How to Report a Timeshare Sold for a Loss

by Paul Merchant ; Updated July 27, 2017

A timeshare is shared ownership of a property that allows each owner a definite period to reside in it. Timeshare loss is the difference between the tax you paid and the selling price of the timeshare, less the expenses incurred in the sale. A timeshare is treated like any other ordinary asset by tax laws and any loss incurred in the sale of timeshare is not subject to income tax deductions. However, you may be granted an exception and your loss considered deductible if you provide sufficient proof that your timeshare was a business that involved renting out your portion of the timeshare on a regular basis. As such, occasional use of your week for rental, using it for business during your annual vacation and renting it out in the year of sale are not considered to constitute tax-deductible business or investment activities.

Reporting Timeshare Sold at a Loss for Personal Use Property

Step 1

Take Form 1099 that you received from the IRS and detail the gross sale of the property in Schedule D of the form. Your gross amount should be the value of the sale of the timeshare before subtracting expenses such as commissions, advertising and closing costs you incurred in the sale.

Step 2

Take your income returns form and fill out the reference number of the Schedule D in your Form 1099. Enter the same amount of gross income of the timeshare that you entered in Schedule D in your income tax return.

Step 3

Subtract the expenses such as commissions, advertising and closing costs you incurred in the sale from the gross amount of sale to show the net loss that you have incurred. Post this net loss figure in your tax return as well. You can either post an equivalent figure to offset the loss figure to zero or leave the figure as it is, given that your week does not qualify for deductions.

Reporting Timeshare Sold at a Loss for Rental Property

Step 1

Take Form 1099 that you received from the IRS and fill out the gross sale of the property in Schedule D of the form. Your gross amount should be the value of the sale of the timeshare before subtracting expenses such as commission, advertising and closing costs you incurred in the sale.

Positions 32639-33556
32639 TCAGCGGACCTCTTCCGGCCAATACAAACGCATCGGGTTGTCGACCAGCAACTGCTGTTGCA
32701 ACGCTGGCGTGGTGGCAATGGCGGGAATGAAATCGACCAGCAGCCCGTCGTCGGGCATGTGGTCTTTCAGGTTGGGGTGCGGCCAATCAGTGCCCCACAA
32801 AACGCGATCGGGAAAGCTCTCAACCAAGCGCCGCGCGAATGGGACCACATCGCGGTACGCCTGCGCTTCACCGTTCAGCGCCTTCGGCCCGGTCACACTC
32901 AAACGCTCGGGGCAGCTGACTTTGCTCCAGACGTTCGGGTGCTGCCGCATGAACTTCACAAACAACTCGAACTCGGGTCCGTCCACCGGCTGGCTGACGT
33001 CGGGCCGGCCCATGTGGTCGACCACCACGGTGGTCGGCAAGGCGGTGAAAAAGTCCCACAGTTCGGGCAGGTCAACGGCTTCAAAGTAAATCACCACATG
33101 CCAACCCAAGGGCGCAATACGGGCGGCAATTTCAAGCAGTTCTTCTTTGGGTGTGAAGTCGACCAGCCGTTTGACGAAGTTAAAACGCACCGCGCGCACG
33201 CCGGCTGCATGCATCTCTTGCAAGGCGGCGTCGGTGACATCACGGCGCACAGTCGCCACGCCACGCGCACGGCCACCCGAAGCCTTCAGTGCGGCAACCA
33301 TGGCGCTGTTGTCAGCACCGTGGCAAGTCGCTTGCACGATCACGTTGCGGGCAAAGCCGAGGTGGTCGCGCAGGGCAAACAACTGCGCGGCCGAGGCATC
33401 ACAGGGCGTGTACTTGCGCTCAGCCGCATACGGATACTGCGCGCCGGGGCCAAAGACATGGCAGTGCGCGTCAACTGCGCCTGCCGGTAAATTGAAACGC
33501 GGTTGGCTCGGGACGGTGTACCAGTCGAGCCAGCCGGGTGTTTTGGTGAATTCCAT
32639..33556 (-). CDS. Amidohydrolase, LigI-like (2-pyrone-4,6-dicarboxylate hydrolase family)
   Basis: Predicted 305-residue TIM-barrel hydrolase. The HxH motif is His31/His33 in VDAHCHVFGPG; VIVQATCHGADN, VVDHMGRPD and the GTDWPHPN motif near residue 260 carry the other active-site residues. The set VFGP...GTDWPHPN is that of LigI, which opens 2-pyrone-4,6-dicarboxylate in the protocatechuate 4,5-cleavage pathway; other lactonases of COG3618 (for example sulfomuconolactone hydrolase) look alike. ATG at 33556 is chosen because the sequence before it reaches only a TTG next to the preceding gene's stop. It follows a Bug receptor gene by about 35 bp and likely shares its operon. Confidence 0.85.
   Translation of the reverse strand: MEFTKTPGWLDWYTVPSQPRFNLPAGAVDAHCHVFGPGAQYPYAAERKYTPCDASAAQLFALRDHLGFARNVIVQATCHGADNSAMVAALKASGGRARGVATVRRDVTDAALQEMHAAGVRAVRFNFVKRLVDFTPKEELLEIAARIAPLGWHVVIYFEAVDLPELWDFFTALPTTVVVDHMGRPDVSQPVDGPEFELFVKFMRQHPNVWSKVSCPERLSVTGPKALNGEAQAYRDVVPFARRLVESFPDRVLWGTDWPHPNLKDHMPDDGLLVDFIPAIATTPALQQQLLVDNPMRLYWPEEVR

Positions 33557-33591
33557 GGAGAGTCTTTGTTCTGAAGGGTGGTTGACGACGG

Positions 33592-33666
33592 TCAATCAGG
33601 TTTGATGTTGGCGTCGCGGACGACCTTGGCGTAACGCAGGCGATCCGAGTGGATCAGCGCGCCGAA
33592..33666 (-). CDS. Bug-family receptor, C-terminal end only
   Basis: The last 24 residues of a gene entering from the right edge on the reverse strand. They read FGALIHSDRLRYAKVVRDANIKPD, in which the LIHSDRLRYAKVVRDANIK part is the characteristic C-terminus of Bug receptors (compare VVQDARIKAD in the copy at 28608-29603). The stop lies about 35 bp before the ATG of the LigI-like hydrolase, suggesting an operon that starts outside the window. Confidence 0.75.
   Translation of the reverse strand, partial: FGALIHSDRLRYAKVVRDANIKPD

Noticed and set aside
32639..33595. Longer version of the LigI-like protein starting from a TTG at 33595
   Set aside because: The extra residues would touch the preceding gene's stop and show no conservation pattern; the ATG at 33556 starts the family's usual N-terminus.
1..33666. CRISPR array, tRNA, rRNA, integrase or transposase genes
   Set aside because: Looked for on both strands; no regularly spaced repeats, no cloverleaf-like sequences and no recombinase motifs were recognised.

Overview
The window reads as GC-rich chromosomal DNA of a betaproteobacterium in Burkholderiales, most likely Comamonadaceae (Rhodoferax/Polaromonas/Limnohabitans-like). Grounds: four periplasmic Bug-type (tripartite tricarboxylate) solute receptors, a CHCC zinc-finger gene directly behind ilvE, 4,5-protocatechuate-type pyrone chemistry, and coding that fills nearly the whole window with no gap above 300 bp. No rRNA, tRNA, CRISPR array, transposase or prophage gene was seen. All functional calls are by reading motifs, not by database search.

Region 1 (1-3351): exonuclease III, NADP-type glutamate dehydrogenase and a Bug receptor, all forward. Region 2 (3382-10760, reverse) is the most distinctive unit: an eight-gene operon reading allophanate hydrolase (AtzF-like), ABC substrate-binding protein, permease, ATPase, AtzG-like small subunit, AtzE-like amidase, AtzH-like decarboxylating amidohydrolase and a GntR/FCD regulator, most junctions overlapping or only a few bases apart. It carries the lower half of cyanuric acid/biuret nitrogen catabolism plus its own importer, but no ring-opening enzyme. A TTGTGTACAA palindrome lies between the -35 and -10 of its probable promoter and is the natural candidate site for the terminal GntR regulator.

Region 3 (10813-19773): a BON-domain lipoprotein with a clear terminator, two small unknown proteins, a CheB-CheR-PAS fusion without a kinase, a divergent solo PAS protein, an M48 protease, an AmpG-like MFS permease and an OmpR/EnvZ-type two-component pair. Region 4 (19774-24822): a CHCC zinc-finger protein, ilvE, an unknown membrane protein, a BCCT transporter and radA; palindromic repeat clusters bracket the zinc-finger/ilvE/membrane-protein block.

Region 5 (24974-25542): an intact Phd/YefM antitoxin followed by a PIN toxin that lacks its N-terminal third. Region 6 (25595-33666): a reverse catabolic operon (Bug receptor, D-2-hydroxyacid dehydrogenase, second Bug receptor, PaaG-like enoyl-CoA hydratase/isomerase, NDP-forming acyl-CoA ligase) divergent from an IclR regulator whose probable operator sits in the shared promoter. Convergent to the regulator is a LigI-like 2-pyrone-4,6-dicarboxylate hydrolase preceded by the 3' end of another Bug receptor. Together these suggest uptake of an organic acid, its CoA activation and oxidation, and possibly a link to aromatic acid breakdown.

Step 2

Take your income returns form and fill out the reference number of the Schedule D in your Form 1099. Enter the same amount of gross income of the timeshare that you entered in Schedule D in your income tax return.

Step 3

Subtract the expenses such as commission, advertising and closing costs you incurred in the sale from the gross amount of sale to show the net loss that you incurred. Post this net loss figure in your tax return as well.

Step 4

Add the total value of receipts that include the cost of final sale, maintenance fee over the years you owned the property, advertising costs and evaluation charges if any were carried out to get the total tax deductions to be claimed.

Step 5

Attach the rental receipts and other documentation that verify that you rented out the property for not less than a month or documentation that shows your intent to rent the property, for example advertisement receipts.

Tips

  • Seek the services of a tax specialist in determining the extent to which your timeshare qualifies as a business or investment activity.

About the Author

Paul Merchant started writing in 2005. His articles have appeared in “JSTOR Journals” and “Wileys Management Journals.” He is a certified public accountant and a qualified project management expert. Merchant holds a Bachelor of Arts in communication from the University of Nairobi.

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